“Agusto & Co. believes that Counties must begin to access the option of raising long term finance from domestic debt capital markets in the form of Bonds or Notes to fund infrastructural development projects, which would inevitably attract more investments and lead to higher internally generate revenue if properly utilised. These sources of financing have been successfully used by many sub-national governments in Nigeria to secure long term funding (typically above 7 years) in form of bonds for specific infrastructure developments by pledging a portion of the monthly centrally distributed income (similar to the monthly Equitable Share Transfer for Counties) and/or a portion of the Internally generated revenues (similar to local receipts from levies, fines, licenses and others by Counties).
We believe this approach is sustainable in the long run and would make Counties economically viable, financially discipline and accountable to their citizens. However, it requires greater collaboration among critical stakeholders such as the Ministry of Devolution and Arid and Semi-Arid Lands (ASALs), the Commission on Revenue Allocation (CRA), the National Treasury, the Retirement Benefits Authority (RBA), the Capital Markets Authority (CMA) and the Nairobi Securities Exchange (NSE), amongst other capital market operators to design a framework for Counties to access this ready pool of investable long term funds for critical capital expenditure.” adds Ikechukwu Iheagwam, Country Manager, Agusto & Company Limited.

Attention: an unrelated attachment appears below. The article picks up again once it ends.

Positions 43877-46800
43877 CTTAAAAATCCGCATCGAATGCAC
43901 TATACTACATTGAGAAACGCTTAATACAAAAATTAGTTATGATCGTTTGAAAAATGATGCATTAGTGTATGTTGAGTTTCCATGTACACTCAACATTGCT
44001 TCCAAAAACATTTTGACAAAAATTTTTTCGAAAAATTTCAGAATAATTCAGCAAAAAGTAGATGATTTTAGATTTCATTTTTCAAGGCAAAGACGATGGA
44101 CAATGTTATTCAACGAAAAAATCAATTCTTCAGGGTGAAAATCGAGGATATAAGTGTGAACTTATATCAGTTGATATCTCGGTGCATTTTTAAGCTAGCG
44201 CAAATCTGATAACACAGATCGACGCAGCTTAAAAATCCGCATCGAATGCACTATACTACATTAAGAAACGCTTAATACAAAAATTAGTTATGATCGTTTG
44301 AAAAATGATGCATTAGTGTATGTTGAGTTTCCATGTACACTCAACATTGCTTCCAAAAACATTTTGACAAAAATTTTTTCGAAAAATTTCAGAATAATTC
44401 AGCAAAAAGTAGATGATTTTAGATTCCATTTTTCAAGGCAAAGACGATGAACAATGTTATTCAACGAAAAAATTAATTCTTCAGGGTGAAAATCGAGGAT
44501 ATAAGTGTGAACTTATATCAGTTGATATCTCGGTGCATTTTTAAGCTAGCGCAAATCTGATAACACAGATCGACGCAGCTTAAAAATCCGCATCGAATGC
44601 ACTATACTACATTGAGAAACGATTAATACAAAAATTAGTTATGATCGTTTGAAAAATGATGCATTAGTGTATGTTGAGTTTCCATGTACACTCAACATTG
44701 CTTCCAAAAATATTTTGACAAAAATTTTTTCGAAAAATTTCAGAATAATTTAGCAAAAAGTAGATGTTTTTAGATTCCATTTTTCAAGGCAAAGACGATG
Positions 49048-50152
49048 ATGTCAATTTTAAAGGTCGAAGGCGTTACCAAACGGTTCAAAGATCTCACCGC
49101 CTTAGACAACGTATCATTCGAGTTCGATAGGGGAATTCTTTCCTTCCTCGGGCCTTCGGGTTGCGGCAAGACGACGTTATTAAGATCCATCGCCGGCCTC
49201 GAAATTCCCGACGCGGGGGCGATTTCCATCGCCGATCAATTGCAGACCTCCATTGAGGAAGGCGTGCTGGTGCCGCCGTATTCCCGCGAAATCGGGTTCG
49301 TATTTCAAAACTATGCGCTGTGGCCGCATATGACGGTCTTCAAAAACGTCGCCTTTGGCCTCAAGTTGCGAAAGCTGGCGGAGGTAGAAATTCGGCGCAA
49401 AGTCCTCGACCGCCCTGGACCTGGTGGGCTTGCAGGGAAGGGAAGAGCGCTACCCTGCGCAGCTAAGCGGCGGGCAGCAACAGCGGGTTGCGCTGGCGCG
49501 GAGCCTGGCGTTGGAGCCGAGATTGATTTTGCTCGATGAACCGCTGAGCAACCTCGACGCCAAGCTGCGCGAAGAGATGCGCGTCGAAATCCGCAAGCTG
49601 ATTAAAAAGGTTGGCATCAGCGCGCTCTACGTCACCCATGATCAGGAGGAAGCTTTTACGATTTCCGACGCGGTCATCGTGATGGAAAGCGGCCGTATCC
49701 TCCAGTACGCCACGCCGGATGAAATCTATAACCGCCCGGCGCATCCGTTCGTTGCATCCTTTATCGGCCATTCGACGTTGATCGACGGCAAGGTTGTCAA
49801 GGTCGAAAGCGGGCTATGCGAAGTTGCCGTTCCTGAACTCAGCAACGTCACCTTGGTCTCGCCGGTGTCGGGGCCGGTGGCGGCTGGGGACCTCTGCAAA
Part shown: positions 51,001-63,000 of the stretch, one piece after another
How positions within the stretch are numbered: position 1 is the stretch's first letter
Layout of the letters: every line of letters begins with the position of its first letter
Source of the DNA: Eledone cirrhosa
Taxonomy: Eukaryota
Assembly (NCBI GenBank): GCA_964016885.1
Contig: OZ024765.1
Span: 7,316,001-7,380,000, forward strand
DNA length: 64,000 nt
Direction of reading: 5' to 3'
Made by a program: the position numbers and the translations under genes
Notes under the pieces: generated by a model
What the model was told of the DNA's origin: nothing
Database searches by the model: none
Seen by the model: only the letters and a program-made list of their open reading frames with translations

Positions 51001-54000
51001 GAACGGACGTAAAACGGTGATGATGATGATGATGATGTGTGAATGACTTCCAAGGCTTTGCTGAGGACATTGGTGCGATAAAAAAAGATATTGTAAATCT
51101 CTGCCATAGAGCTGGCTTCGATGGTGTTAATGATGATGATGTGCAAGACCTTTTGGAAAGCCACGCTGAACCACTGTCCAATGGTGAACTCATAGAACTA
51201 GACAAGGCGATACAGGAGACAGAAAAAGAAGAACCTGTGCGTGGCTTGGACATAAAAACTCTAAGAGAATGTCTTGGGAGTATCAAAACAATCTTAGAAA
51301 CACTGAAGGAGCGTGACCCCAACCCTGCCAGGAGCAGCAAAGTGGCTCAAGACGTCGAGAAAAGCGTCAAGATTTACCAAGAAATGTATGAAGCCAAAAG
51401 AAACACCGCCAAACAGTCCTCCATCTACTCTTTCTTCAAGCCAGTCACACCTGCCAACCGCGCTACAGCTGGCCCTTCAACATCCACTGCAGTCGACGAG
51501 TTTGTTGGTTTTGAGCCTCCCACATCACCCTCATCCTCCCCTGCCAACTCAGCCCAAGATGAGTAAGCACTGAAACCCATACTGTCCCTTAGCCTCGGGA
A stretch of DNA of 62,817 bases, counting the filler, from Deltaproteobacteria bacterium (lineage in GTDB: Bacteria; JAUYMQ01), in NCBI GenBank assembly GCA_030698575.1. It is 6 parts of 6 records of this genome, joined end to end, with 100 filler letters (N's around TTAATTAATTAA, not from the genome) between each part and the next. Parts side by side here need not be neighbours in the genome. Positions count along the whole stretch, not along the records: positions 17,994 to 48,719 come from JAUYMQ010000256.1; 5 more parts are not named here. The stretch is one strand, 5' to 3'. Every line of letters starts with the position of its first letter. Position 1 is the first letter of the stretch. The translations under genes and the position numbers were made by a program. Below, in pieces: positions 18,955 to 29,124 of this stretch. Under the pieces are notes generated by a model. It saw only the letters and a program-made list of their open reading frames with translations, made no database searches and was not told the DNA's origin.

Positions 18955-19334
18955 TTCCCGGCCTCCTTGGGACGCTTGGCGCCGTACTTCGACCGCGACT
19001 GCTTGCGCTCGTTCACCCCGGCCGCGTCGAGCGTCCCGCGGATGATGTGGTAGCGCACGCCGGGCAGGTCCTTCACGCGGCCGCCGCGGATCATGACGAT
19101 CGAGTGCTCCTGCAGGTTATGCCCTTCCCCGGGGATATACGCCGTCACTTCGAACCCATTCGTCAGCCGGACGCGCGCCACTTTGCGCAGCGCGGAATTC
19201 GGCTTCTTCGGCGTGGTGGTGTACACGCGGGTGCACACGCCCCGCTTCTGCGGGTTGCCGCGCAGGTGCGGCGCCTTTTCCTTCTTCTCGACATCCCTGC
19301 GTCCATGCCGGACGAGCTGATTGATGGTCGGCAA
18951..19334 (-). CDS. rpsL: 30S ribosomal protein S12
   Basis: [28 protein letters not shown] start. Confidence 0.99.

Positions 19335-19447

Agusto & Co. has provided credit ratings to over 23 sub-national governments in Nigeria and collectively these States have raised in excess of $3 billion from the debt capital markets in sub-Saharan Africa over the last 10 years in the form of Bonds and tenured Islamic-related products for specific infrastructure development projects. The major investors in these asset classes are Pension Funds with long term pool of funds, commercial banks with huge investable pool of funds, insurance companies and foreign portfolio investors seeking long term fixed returns and investment outlets across Africa.
Given Kenya’s role as the leading business hub within the East African Community as well as its well-diversified economy, Agusto & Co believes that Counties can leverage improving fiscal responsibility towards transparency, accountability, and financial discipline as well as strong capital market regulations and alliances to access funding from the capital markets. This will definitely support GOK’s infrastructural development initiatives and positively impact the lives of the citizens at the grassroots post-COVID-19 era.